a phil wood freewheel hub is $160 while the cassette version is $420. i know which one i went for when it was time to put together a new rear wheel. also, the axle offset on the freewheel hubs is such that on a bike with 135mm rear spacing you can build a practically dishless 6 speed wheel.

so, if there were high quality, wide range freewheels available, i'd take a serious look.

Geoff said...

At the risk of ranting, I think there is definitely a place for 5 or 6 speed freewheels. By pure chance, I bought an early 70's Mercier for $10 and it has been a revelation in simplicity and comfort. The 52 tooth chainring is ridiculous (in the archaic sense of the word) and should at some point be changed but this is not the fault of the freewheel, nor is the sensible rememdy to add 4, 5 or six increasingly large cogs. I simply have no need for, or ability to use, a 100 inch gear. The gears I can and will use can be achieved with a 5 cog freewheel and the correct chainrings.

The point is (yes, there is point...where was I?) that this is an opportunity to, in a small way, help make cycling more focused on what works and less makret driven. 120 OLD dropout spacing works for both 5 speed and single speed. You could even be really cheeky and market them as compact freewheels: lighter for climbing and narrower for better aerodynamics.

I'm probably sounding like the old Italians in Bill Buford's book Heat: "the old ways are the best ways because they're the old ways!" Maybe there's something to that. And yes, I realize that the 52 tooth chainring was market driven.

fmackay said...

See also: Cyclo Pans.

Mark - I've got a Tiagra cassette hub that's been respaced to 120mm OLN (not by me, so I can't offer practical tips on how to do this). It's built into a 349 rim for a Moulton so less problem with extreme dishing, but reducing a 130mm hub to 126 with eg. thinner locknuts shouldn't be a problem.

Guidon said...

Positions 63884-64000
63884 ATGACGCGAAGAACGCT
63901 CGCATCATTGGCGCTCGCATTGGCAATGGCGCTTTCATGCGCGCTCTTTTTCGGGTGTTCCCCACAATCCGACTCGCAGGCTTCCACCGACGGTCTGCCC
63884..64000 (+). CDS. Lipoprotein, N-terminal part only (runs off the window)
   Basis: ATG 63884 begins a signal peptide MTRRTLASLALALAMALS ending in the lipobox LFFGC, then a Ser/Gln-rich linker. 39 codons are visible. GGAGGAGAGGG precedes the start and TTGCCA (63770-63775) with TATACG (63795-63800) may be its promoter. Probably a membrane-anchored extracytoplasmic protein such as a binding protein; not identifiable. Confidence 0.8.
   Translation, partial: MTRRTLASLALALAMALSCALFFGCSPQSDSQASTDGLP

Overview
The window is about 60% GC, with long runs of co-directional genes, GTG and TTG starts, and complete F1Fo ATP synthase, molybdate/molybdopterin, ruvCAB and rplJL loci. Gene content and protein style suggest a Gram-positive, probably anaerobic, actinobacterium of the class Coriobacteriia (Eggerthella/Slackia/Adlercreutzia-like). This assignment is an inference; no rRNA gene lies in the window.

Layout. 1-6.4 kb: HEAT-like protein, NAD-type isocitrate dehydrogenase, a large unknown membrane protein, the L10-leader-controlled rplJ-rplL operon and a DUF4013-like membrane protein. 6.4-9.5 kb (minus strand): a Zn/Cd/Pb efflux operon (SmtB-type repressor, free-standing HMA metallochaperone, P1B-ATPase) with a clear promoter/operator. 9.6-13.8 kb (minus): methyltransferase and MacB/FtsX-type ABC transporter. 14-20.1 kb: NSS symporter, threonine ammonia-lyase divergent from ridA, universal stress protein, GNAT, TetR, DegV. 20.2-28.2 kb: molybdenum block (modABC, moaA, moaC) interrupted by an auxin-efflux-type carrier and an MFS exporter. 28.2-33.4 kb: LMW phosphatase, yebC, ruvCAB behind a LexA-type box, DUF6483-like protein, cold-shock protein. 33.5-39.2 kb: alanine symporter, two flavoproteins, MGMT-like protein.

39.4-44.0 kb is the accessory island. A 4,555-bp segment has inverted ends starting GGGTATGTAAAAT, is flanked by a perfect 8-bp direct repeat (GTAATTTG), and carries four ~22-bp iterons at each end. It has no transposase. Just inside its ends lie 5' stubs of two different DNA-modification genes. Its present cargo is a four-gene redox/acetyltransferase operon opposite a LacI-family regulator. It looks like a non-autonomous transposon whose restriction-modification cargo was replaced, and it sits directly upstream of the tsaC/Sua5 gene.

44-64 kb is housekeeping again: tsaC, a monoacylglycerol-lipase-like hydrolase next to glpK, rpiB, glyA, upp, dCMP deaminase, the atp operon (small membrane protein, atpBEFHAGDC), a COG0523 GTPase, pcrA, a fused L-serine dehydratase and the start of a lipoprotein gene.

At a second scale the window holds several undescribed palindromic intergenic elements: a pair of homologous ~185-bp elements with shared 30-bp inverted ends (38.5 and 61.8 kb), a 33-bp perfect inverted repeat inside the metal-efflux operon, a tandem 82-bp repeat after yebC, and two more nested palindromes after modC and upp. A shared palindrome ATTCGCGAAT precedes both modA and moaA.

There must be a market for FW's, because I see IRD's and Shimano's sold at LBS's around town. NOS Suntours, Reginas, and Atoms seem to command a surprising price on Ebay, too.
I have amassed quite a collection of used FW's in all size ranges obtained by dumpster diving at local second hand shops and swap meets. I've done this because I assumed that good quality new ones would disappear from the market soon.
FW's seem to be complex (what goes on in there, anyway?), and prone to water/dirt contamination, so it seems like a difficult task to offer them at a competitive price. Perhaps you can "upmarket" a VO version in some way by making them more durable (titanium?), better sealed, smoother, or somehow better than the marginal Sun Race I see offered as replacements.

garth said...

I second what mattcook says and think such a kit would be neat. though the 14-28 seven speed looks fine by me. i didn't know there were problems with the ird freewheels.

doug in seattle. said...


Seven speed, 126mm cassette hubs are pretty easy to find at used bike shops, at least in Seattle, where I live.

They're dirt cheap (think $10 a lot of the time) and often are in perfect condition and need only a re-pack. I see a ton Shimano 600 hubs everywhere...

Nick Cecchi said...

geoff makes a really good point.